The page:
What to do when between legal jobs

Every day we hear the economy is improving, and I certainly hope that it is. The latest reports from the Labor Department claim the unemployment stats are slowly heading in the right direction, and while many attorneys were laid-off during the recession, legal hiring does appear to be slightly increasing. I would love to see it increase at a more dramatic pace, but anecdotally, I am seeing greater opportunities having been asked to recruit for more attorney openings both in-house and at firms.

Recently in preparing a candidate for an interview, he asked me how do I answer what I have been doing while out-of-work?

I turned the table, and asked him what he had been doing, and his reply was looking for a job! I completely understand where he is coming from, but asked whether the firm with whom he was interviewing would appreciate his reply. Instead I asked him some questions so that we could best prepare a reply for the firm that we thought would demonstrate value. While the circumstances of his case are very specific, it started me thinking as to what other attorneys currently looking for opportunities might do in addition to their job search.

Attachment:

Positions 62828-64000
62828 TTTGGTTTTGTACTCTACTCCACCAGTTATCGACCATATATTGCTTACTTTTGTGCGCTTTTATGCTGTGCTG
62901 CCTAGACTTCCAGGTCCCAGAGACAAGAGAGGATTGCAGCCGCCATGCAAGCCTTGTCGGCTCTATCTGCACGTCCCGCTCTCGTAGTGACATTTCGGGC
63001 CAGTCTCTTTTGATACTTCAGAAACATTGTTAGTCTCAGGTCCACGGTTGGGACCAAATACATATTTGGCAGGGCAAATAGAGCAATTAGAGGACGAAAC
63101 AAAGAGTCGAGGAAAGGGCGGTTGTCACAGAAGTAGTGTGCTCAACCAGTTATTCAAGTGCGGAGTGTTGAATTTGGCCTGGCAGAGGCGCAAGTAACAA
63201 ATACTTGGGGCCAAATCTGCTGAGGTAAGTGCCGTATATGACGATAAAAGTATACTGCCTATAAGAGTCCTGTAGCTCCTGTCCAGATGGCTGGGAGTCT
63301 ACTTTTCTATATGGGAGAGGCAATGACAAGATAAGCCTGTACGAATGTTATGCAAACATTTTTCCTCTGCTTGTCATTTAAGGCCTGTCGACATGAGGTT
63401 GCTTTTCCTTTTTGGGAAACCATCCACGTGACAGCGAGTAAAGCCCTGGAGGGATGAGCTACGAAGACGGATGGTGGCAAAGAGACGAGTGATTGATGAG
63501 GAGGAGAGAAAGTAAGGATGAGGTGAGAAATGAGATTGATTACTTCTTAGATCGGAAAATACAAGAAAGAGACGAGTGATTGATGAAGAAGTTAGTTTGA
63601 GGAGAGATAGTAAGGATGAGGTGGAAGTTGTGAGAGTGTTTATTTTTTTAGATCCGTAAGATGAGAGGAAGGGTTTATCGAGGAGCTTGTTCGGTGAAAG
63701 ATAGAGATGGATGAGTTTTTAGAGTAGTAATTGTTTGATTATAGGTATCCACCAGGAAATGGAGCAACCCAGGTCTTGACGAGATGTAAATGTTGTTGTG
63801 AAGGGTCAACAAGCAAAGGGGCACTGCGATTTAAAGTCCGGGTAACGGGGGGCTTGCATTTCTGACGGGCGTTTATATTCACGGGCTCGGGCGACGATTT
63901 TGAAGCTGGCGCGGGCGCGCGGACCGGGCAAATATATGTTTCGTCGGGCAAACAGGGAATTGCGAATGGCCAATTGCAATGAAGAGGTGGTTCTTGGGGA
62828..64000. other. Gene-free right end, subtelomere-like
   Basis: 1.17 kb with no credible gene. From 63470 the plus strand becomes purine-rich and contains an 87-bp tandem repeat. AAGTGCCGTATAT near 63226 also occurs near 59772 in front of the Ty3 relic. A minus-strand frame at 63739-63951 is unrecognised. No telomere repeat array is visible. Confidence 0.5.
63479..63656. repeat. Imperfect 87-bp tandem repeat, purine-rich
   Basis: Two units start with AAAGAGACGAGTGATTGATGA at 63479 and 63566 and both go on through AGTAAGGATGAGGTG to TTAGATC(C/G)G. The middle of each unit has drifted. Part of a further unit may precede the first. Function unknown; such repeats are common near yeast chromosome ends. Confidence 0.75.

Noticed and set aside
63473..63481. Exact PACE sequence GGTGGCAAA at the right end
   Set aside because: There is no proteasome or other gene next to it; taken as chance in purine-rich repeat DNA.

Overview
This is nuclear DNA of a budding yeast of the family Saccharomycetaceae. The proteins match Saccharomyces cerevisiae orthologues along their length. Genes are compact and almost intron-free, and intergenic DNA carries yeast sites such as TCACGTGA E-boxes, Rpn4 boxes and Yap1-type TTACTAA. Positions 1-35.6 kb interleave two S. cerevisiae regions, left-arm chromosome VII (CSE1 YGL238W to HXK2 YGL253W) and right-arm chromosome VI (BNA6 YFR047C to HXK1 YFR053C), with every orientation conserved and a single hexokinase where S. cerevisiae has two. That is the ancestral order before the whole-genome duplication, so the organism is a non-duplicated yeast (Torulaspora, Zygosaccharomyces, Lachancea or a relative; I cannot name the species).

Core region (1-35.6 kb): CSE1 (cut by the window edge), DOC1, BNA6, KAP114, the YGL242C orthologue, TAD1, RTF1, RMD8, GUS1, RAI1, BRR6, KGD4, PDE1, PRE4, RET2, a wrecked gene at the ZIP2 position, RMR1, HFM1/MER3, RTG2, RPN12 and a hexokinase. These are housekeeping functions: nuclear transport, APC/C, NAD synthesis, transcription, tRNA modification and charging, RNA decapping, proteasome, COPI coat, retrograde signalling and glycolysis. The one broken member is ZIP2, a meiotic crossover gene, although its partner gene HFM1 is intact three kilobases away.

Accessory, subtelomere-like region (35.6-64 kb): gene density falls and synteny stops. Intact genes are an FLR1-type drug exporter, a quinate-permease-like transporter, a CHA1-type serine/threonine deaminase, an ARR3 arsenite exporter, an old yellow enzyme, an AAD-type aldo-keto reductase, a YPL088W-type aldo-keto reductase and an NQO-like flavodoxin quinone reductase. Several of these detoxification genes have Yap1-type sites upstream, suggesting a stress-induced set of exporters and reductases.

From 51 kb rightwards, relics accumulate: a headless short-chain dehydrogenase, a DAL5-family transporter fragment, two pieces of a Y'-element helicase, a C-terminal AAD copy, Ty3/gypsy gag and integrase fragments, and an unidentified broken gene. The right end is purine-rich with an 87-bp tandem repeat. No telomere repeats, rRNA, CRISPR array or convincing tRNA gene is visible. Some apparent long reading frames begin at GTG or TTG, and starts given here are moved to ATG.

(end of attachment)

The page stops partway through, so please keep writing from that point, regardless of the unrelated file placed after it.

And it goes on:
Here are some ideas:

Keep Being An Attorney

What else would you be? I know, it sounds silly, but it is important both for networking for opportunities as well as for potential future business to become involved in State and local bar associations, and especially on committees where you have or would like to develop an expertise.

Keep abreast of developments in your practice area

Read the Law Journal, as well as the Wall Street Journal and local paper to keep current with the business climate, deals, and relevant cases that may be happening while you are away from an office.

Do what you can to become a voice of authority in a given area

Blog. If you are a litigator, write about important decisions or comment on cases before the Supreme Court on linked-in or other places to gain exposure. Again, this keeps you current, is a good possible avenue for future business development, and may catch the eye of a potential employer. Write an article for the local Bar magazine, newspaper, or write a book for an ABA Section. As attorneys, I think we all have a little Ian Fleming somewhere inside of us…tap into that and write!

Use people like me

Legal Recruiters can be a great asset in your job search. While I primarily work with AMLaw 100 partners and associates as well as in-house counsel, there are many other recruiters who specialize in placing attorneys without that background. Reach out to them and see how they can be of assistance.

Reach out to your Law School Placement Office

They too may be a good resource.

Ideally, if you were one of the many unfortunate souls who was laid off due to the economic downturn, when it is time for you to meet with hiring counsel at your next firm, you will be able to point to some of the things you did during your in-between time that was valuable to you or the firm.

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